A matter of principles

Hu Jin Tao with kids
You’re in

As everyone is aware, there has been a huge sea change taking place in Chinese football over the past two years which has catapulted the Chinese Super League (CSL) in to one of the biggest spenders and most reported upon leagues in the world.

As with other types of development, with any significant change in conditions there needs to be a corresponding change in policy to keep the development relevant and efficient. The Chinese Football Association (CFA) has realised this and has tried to shape the rapid development of the sport inside it’s own territory accordingly. This has lead to numerous significant changes in the rules governing the professional game over the past year or so.

It is of course important to first understand the ultimate goals which supposedly guide the development of football and the change in it’s surrounding policy. As ever in China, the governing Communist Party are central to what’s going on and in this light the government’s publication of a plan for development just over a year ago is widely seen as the motivation behind the ramping up of commercial activity. This plan laid down a road map for development over the short, medium and long term (up to 2050), however, the ultimate goal is for China to win the World Cup.

Following this publication, there has been a huge influx of foreign talent in to the CSL which has changed the face of the League from a one which consisted of domestic players and unknown/over-the-hill foreign players to one which boasts some of the most well known players in the world in the peak of their career. The reasons for this are numerous, but it does tie in with the governments plan for development, including the commercial development of the football industry. It is also widely seen as a way for wealthy club owning groups to curry favour with the government by getting behind the plan and as a way by the same groups to improve publicity.

No country for old men

However, I think understandably, the CFA judged spending record-breaking amounts on bringing in foreign talent is not the right way to go about developing a national team capable of winning the World Cup.

To this end, prior to the beginning of this CSL season the CFA introduced two sets of regulations to come in to immediate effect to redirect development to suit it’s goals. These pieces of regulation followed two principles, one which is to increase the proportion of domestic players, the other to improve youth development.

One piece changed the rule that teams are only allowed to field three non-Chinese (PR China) players in any one game. This dropped it down from the four previously in effect (if four international players, one had to be from another Asian country). The other rule change was the more interesting for me which was that every team had to have an under-23 in their starting line-up in an effort to boost youth development.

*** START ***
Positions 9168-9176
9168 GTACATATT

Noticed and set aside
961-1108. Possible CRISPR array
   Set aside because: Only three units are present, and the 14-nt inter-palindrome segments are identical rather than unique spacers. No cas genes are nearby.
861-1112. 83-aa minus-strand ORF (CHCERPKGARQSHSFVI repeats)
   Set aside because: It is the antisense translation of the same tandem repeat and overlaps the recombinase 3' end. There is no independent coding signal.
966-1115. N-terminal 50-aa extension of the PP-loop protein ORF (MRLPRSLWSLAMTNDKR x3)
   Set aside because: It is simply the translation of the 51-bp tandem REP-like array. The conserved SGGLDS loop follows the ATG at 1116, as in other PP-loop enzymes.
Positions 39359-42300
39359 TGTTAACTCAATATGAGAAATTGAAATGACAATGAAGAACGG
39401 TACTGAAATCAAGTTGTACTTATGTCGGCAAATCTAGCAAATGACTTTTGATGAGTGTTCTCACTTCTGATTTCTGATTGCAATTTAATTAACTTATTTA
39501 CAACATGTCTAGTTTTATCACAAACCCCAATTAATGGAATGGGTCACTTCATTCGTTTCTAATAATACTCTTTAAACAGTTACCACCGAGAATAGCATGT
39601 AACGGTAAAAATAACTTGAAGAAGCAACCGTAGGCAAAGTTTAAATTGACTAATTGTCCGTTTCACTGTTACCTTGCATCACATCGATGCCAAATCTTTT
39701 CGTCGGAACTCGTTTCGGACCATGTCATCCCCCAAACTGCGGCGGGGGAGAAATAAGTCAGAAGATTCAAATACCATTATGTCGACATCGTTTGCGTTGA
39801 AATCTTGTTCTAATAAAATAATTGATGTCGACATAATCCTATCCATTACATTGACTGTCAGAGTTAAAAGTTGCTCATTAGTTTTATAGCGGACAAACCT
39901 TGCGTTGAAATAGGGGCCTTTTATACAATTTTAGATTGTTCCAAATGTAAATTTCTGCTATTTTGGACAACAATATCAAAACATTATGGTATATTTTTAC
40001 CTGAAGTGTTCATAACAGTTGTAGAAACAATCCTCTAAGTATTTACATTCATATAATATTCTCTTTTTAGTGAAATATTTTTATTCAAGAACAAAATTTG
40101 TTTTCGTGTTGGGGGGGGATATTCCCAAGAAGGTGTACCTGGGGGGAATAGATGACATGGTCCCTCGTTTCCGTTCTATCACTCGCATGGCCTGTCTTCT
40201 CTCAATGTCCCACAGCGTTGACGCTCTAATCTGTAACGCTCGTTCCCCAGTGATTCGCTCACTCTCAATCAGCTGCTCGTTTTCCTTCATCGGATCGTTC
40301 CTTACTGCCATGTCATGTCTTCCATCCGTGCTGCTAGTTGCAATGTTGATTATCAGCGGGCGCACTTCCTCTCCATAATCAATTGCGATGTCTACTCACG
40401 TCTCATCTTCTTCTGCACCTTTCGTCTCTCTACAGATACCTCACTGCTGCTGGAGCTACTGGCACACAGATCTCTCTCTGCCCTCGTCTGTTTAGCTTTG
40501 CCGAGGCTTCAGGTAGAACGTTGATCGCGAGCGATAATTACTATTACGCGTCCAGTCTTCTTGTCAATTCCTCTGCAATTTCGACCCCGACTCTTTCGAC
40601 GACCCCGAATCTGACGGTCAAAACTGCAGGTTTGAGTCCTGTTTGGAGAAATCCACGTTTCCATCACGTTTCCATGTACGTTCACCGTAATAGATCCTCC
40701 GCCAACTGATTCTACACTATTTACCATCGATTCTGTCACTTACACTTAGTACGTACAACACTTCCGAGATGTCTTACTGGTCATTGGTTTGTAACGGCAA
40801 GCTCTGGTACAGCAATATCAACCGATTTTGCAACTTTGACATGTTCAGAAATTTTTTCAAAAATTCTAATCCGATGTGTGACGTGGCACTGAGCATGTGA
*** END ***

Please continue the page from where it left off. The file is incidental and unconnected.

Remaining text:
Since then we have seen that even if foreign players are slightly fewer, their influence has not really decreased. The best players in the CSL are still international and they form most of the attacking force on show, scoring a disproportionate amount of the goals. We have also seen that clubs are continuing to outspend each other to attract this talent.

The rule change to encourage the use of under-23 players has also not had it’s intended consequences with the common sight of the only young player being substituted off soon after kick-off in a blatant attempt to circumvent the rules.

So, in response to a rule a change which didn’t seem to make much difference, the CFA last week came out with yet another rule change, to come in to effect next season. The rules are somewhat of an extension of those from six months ago, particularly in regards to the principle of youth development, although these seem far more drastic and to my knowledge are unprecedented in their extent.

One relates to foreign players bought in and says that any club making a loss (all but two teams in the CSL) has to match the transfer fees they pay for this talent with investment in it’s youth development schemes. The other states that the amount of foreign players on the pitch for each team has to be matched by under-23 players.

So what effect will these rulings have?

In much the same way as we saw before, I think clubs will try their best to circumvent the rules.